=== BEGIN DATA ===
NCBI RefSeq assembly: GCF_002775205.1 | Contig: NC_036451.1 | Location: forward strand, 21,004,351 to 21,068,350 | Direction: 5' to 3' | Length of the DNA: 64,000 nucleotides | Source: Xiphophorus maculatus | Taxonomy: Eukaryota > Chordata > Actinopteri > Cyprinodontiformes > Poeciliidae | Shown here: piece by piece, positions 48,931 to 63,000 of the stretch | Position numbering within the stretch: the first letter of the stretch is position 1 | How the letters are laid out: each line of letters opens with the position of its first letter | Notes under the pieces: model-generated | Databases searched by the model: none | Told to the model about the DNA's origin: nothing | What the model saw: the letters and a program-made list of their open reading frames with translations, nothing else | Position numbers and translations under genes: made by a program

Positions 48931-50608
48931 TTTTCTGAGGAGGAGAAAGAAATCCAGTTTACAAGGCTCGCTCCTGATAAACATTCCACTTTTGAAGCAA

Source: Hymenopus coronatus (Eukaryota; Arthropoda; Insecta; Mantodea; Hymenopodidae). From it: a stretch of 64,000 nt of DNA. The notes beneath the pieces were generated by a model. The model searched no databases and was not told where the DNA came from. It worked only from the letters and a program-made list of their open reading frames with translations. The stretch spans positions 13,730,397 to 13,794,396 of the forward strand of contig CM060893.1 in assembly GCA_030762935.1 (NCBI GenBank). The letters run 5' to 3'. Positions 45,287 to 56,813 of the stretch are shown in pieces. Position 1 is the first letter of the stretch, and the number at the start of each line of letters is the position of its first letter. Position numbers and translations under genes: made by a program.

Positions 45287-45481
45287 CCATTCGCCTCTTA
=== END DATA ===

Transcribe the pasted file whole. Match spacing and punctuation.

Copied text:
NCBI RefSeq assembly: GCF_002775205.1 | Contig: NC_036451.1 | Location: forward strand, 21,004,351 to 21,068,350 | Direction: 5' to 3' | Length of the DNA: 64,000 nucleotides | Source: Xiphophorus maculatus | Taxonomy: Eukaryota > Chordata > Actinopteri > Cyprinodontiformes > Poeciliidae | Shown here: piece by piece, positions 48,931 to 63,000 of the stretch | Position numbering within the stretch: the first letter of the stretch is position 1 | How the letters are laid out: each line of letters opens with the position of its first letter | Notes under the pieces: model-generated | Databases searched by the model: none | Told to the model about the DNA's origin: nothing | What the model saw: the letters and a program-made list of their open reading frames with translations, nothing else | Position numbers and translations under genes: made by a program

Positions 48931-50608
48931 TTTTCTGAGGAGGAGAAAGAAATCCAGTTTACAAGGCTCGCTCCTGATAAACATTCCACTTTTGAAGCAA

Source: Hymenopus coronatus (Eukaryota; Arthropoda; Insecta; Mantodea; Hymenopodidae). From it: a stretch of 64,000 nt of DNA. The notes beneath the pieces were generated by a model. The model searched no databases and was not told where the DNA came from. It worked only from the letters and a program-made list of their open reading frames with translations. The stretch spans positions 13,730,397 to 13,794,396 of the forward strand of contig CM060893.1 in assembly GCA_030762935.1 (NCBI GenBank). The letters run 5' to 3'. Positions 45,287 to 56,813 of the stretch are shown in pieces. Position 1 is the first letter of the stretch, and the number at the start of each line of letters is the position of its first letter. Position numbers and translations under genes: made by a program.

Positions 45287-45481
45287 CCATTCGCCTCTTA